Seminars and Colloquia by Series

Thesis Defense: The Maxwell-Pauli Equations

Series
PDE Seminar
Time
Tuesday, March 10, 2020 - 15:00 for 1 hour (actually 50 minutes)
Location
Skiles 006
Speaker
Thomas KiefferGeorgia Tech

Energetic stability of matter in quantum mechanics, which refers to the question of whether the ground state energy of a

many-body quantum mechanical system is finite, has long been a deep question of mathematical physics. For a system of many
non-relativistic electrons interacting with many nuclei in the absence of electromagnetic fields this question traces back
to the seminal works of Tosio Kato in 1951 and Freeman Dyson and Andrew Lenard in 1967/1968. In particular, Dyson and Lenard
showed the ground state energy of the many-body Schrödinger Hamiltonian is bounded below by a constant times the total particle
number, regardless of the size of the nuclear charges. This situation changes dramatically when electromagnetic fields and spin
interactions are present in the problem. Even for a single electron with spin interacting with a single nucleus of charge
$Z > 0$ in an external magnetic field, Jurg Fröhlich, Elliot Lieb, and Michael Loss in 1986 showed that there is no ground state
energy if $Z > Z_c$ and the ground state energy exists if $Z < Z_c$.
 
Another notion of stability in quantum mechanics is that of dynamic stability. Dynamic stability refers to the question of global
well-posedness for a system of partial differential equations that models the dynamics of many electrons coupled to their
self-generated electromagnetic field and interacting with many nuclei. The central motivating question of our PhD thesis is
whether energetic stability has any influence on the global well-posedness of the corresponding dynamical equations. In this regard,
we study the quantum mechanical many-body problem of $N$ non-relativistic electrons with spin interacting with their self-generated classical electromagnetic field and $K$ static nuclei. We model the dynamics of the electrons and their self-generated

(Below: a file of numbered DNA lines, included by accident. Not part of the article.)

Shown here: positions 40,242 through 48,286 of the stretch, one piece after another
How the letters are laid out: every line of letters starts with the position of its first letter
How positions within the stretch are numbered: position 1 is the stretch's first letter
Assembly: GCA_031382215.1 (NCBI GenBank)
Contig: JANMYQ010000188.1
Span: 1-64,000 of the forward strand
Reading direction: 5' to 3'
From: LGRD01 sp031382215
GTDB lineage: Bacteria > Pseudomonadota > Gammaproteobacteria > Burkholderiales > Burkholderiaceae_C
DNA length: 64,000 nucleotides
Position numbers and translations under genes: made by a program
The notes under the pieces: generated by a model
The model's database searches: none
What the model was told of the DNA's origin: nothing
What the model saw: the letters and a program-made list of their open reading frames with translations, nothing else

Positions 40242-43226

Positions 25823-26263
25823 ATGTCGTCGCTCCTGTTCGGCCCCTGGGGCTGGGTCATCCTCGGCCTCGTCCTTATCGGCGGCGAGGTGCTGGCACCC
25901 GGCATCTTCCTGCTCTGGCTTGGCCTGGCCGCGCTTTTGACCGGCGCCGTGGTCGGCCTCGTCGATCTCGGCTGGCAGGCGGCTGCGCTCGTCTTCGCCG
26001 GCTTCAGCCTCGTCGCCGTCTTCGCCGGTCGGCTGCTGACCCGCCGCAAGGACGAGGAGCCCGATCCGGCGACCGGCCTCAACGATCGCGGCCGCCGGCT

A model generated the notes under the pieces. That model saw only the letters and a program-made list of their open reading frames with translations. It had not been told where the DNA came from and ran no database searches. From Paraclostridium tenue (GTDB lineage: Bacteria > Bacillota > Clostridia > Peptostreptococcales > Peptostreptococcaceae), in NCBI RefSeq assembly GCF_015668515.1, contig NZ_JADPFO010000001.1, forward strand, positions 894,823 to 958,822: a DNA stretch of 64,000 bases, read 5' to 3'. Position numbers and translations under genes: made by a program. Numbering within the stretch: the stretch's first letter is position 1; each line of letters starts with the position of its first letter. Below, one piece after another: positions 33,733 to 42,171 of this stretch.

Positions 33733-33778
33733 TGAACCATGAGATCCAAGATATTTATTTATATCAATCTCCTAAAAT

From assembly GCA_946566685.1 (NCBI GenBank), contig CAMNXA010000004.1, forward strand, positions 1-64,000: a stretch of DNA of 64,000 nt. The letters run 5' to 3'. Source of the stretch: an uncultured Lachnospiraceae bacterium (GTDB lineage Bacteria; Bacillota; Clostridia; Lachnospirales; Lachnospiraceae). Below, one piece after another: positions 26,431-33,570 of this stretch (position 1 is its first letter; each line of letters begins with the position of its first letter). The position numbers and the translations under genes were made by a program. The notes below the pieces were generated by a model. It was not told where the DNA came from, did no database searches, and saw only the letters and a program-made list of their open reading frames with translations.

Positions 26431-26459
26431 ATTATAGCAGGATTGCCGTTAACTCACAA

electromagnetic field using the so-called many-body Maxwell-Pauli equations. The main result presented is the construction
time global, finite-energy, weak solutions to the many-body Maxwell-Pauli equations under the assumption that the fine structure
constant $\alpha$ and the nuclear charges are sufficiently small to ensure energetic stability of this system. If time permits, we
will discuss several open problems that remain.

The Maxwell-Pauli Equations

Series
Dissertation Defense
Time
Tuesday, March 10, 2020 - 15:00 for 1 hour (actually 50 minutes)
Location
Skiles 006
Speaker
Forrest KiefferGeorgia Institute of Technology

Please Note: Thesis Defense

Energetic stability of matter in quantum mechanics, which refers to the ques-
tion of whether the ground state energy of a many-body quantum mechanical
system is finite, has long been a deep question of mathematical physics. For a
system of many non-relativistic electrons interacting with many nuclei in the
absence of electromagnetic fields this question traces back to the seminal work
of Tosio Kato in 1951 and Freeman Dyson and Andrew Lenard in 1967/1968.
In particular, Dyson and Lenard showed the ground state energy of the many-
body Schrödinger Hamiltonian is bounded below by a constant times the total
particle number, regardless of the size of the nuclear charges. This says such a
system is energetically stable (of the second kind). This situation changes dra-
matically when electromagnetic fields and spin interactions are present in the
problem. Even for a single electron with spin interacting with a single nucleus
of charge $Z > 0$ in an external magnetic field, Jurg Fröhlich, Elliot Lieb, and
Michael Loss in 1986 showed that there is no ground state energy if $Z$ exceeds
a critical charge $Z_c$ and the ground state energy exists if $Z < Z_c$ . In other
words, if the nuclear charge is too large, the one-electron atom is energetically
unstable.


Another notion of stability in quantum mechanics is that of dynamic stabil-
ity, which refers to the question of global well-posedness for a system of partial
differential equations that models the dynamics of many electrons coupled to
their self-generated electromagnetic field and interacting with many nuclei. The
central motivating question of our PhD thesis is whether energetic stability has